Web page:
The World Trade Center Health Program (WTCHP) has created a set of policies and procedures for adding illnesses, cancer or a non-cancer. Where anyone with a desire to seek health care for responders and survivors who may suffer from a 9/11 health-related illness may to do so by sending in a petition to the health program.
Administrator of the WTCHP, Dr. John Howard says, “We have to find an association between a condition that somebody wants included and the population that is the subject here, which is the World Trade Center exposed individuals.”
Howard is also the Director of National Institute for Occupational Safety and Health (NIOSH), which is responsible for researching and developing health and safety standards for the prevention of work-related injuries and illnesses. NIOSH administers the WTCHP.
Finding a 9/11 link for many of the newly identified illnesses may be difficult. Therefore, Howard says the Zadroga Act allows the WTCHP to give scientists up to $15 million annually for research purposes.
“On one hand we may say no,” says Howard. “On the other hand, we always try to say, ‘We’ll continue to look at the literature, and hopefully we can stimulate some scientific investigation in the area that we may have turned down.’”
The graph below shows the “Top 10 Certified Conditions,” as of 6/30/17. Rhinosinusitis, is the highest rated condition for both responders and survivors.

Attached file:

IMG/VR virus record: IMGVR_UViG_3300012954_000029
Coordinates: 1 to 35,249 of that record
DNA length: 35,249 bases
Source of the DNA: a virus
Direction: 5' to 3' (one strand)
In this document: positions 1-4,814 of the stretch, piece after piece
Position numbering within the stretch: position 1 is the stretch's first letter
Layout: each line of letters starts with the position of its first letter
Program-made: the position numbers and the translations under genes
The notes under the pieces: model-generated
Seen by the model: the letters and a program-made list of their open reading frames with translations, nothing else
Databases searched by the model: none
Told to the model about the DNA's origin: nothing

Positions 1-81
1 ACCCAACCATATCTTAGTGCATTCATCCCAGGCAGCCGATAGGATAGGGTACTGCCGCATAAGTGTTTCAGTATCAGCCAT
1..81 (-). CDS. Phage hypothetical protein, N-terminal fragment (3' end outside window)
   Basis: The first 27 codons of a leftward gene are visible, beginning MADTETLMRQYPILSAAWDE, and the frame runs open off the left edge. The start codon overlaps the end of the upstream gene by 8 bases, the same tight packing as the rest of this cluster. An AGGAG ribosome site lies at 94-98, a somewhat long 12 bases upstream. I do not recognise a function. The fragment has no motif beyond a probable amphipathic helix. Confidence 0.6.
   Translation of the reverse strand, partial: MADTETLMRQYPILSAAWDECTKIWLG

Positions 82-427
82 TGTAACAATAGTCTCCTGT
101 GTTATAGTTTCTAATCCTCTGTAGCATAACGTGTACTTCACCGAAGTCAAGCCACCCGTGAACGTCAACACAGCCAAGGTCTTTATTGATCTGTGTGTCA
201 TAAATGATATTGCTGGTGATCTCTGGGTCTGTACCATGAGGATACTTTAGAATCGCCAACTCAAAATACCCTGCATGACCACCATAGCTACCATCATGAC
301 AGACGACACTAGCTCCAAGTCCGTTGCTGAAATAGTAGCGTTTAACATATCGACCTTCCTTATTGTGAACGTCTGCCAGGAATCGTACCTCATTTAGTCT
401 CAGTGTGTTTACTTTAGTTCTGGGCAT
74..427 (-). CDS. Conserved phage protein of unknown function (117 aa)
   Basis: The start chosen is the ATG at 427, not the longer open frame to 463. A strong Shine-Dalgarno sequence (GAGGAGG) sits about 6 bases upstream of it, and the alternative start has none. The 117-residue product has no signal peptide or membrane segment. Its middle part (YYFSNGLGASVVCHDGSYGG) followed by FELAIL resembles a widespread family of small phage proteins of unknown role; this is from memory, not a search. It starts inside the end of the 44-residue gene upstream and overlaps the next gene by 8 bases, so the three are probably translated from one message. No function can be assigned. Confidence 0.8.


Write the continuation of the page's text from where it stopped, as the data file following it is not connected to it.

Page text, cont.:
The process begins when an interested party, such as a representative of an organization representing WTC responders, like John Feal, or a Clinical Center of Excellence (CCE) or Data Center like Mount Sinai in New York City, or anyone who wants a condition added.
Second, they must send a completed petition to Administrator Howard, who then looks at the evidence provided by the petitioner along with the scientific studies on the illness. From there it goes to the Scientific/Technical Advisory Committee (STAC).
The STAC is made up of scientific and medical experts as well as 9/11 responders and survivors, like Anthony Flammia, 9/11 responder from the FealGood Foundation. Before the reauthorization, Howard says the STAC had little to do with the decision—making but since then, they must reexamine the policy and procedures used to determine if there is sufficient evidence to add an illness to the List of World Trade Center-Related Health Conditions.
This June the STAC will meet again and give Howard feedback on the program’s policy and procedures. When it comes to the future of the WTCHP, Howard says the program is always looking for ways to improve care for its members.
As of today, the WTCHP deals primarily with outpatient therapy such as office visits and pharmaceutical medications, but he sees the program focusing on retention. In recent years, the WTCHP has seen a decline in annual monitoring which he finds concerning.
“As our cohort ages, we are going to see inpatient hospitalizations start to increase as well as post hospitalizations, post-acute care, convalescent care, home health care, hospice care. We want to follow this exposed population through time, and if we start losing the cohort, we’re going to lose the statistical power that any study would have.”
Feal just lost one round with Howard, who turned down Feal’s petition to have peripheral neuropathy included in the List of World Trade Center-Related Health Conditions. Peripheral neuropathy causes weakness, numbness, and pain from nerve damage, usually in the hands and feet. Feal says peripheral neuropathy is severely painful and can lead to more serious illnesses. Therefore, he says, it must be added to the bill, and it will be one day.
But the word “No” is not permanent in the WTCHP. Feal says illnesses get “shot down” all the time, but HE IS CONFIDENT THAT eventually they’ll get covered.